COVID-19 Impacts on Justice-Involved Kids: Lessons Learned from States

This issue brief highlights lessons learned and several overarching strategies from 2020 COVID-19 pandemic response efforts that Governor’s offices and state officials can utilize to address this pandemic within the youth justice systems.


At least 40 states and territories and the District of Columbia have recorded COVID-19 cases among youth and staff in juvenile justice facilities. Young people and the staff in these settings are at greater risk for the spread of the virus because of close spaces and contact, and limited in their ability to participate in proactive measures to help keep themselves safe, such as social distancing and frequently washing hands. Given these challenges, over the last year state and local juvenile justice officials implemented various prevention and mitigation strategies to address the impacts of COVID-19 within secure and confined settings.

Even amidst the largest mass vaccination campaign in decades, Governors and state leaders are continuing public health mitigation measures within their states to address transmission and health risks of COVID-19 in these settings. The following issue brief highlights lessons learned and several overarching strategies from 2020 COVID-19 pandemic response efforts that Governor’s offices and state officials can utilize to address this pandemic within the youth justice systems.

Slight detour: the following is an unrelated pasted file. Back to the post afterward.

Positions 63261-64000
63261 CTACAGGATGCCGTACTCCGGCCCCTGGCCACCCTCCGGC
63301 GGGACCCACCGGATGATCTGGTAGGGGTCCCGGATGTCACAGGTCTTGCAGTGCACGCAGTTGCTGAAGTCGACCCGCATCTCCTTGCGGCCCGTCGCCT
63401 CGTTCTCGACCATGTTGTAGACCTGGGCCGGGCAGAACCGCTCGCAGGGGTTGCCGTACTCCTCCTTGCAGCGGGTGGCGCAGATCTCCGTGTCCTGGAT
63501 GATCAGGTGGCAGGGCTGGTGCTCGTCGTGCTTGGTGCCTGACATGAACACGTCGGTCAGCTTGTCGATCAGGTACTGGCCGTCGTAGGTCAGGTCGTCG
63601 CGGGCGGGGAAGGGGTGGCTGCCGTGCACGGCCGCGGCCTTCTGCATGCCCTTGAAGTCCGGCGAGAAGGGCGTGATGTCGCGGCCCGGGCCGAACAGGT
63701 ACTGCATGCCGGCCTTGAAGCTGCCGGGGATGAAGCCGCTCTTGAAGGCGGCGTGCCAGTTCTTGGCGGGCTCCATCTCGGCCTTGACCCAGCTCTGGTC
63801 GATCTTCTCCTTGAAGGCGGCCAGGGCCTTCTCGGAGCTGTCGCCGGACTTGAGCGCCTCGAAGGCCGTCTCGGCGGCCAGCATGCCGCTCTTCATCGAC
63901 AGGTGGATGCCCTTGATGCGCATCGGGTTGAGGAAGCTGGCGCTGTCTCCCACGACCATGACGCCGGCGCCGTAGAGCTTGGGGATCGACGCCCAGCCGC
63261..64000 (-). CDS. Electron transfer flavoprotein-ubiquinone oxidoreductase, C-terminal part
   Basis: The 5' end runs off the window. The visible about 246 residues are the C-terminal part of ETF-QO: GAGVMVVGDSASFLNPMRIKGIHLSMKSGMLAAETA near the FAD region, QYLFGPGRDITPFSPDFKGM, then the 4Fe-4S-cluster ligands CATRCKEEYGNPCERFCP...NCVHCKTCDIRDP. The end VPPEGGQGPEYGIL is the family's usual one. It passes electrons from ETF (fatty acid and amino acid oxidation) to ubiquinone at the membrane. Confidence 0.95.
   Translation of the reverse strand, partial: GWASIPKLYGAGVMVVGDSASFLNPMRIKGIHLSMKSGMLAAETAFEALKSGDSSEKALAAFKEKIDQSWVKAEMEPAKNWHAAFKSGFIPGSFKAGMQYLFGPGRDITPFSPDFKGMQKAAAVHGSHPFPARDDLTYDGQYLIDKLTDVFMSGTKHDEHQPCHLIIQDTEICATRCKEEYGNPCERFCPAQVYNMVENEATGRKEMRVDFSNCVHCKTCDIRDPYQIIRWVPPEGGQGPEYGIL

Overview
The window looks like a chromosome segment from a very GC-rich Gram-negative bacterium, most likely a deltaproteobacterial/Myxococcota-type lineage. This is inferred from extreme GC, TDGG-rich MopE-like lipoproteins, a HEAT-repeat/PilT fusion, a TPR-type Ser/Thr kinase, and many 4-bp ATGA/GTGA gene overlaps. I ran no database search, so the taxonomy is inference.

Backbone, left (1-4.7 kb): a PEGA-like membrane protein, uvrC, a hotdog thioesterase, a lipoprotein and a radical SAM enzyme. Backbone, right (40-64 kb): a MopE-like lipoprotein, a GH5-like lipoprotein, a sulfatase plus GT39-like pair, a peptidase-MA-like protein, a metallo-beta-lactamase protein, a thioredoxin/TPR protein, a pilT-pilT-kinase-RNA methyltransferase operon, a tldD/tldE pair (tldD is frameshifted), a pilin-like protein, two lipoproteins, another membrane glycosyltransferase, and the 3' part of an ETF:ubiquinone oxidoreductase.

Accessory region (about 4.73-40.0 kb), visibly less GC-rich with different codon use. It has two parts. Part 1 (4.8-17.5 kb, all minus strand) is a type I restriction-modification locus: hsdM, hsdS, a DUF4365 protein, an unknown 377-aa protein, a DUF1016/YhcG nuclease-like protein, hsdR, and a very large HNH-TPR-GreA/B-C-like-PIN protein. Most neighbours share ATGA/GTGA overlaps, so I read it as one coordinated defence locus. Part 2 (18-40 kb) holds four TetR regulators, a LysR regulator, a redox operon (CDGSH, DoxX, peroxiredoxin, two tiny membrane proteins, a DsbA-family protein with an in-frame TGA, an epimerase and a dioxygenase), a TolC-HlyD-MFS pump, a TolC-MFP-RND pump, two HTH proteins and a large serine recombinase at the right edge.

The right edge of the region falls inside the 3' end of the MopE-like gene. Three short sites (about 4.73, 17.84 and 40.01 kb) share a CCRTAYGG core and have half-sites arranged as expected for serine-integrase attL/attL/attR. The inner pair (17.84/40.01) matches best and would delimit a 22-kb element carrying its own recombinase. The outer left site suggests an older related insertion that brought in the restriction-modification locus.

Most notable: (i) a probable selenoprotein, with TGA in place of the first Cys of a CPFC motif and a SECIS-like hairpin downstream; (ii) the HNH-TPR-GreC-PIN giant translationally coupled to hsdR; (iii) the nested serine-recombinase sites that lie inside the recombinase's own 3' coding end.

State Strategies for Youth Justice in a Pandemic

Three overarching strategies that states have used to address this pandemic within the youth justice systems have emerged: reducing the number of young people in facilities, supporting and providing resources to staff and limiting in person contact in facilities and community settings, and continuing to promote positive youth development.

Reducing the number of young people in facilities.

A number of factors common to secure and confined settings make it difficult for these facilities to mitigate the spread of COVID-19. These include high rates of admission and release, regular incoming and outgoing movement by staff and visitors, health vulnerabilities among residents and staff, and under-resourced correctional health services. Emerging research suggests that reducing the population within facilities is an effective strategy to mitigate transmission. States have taken a number of strategies to reduce the population, including releasing individuals and limiting new admissions. This includes releasing young people in detention for low-level offenses, status offenses, or technical violations of probation, while making appropriate arrangements with their families or caregivers and providing services in the community.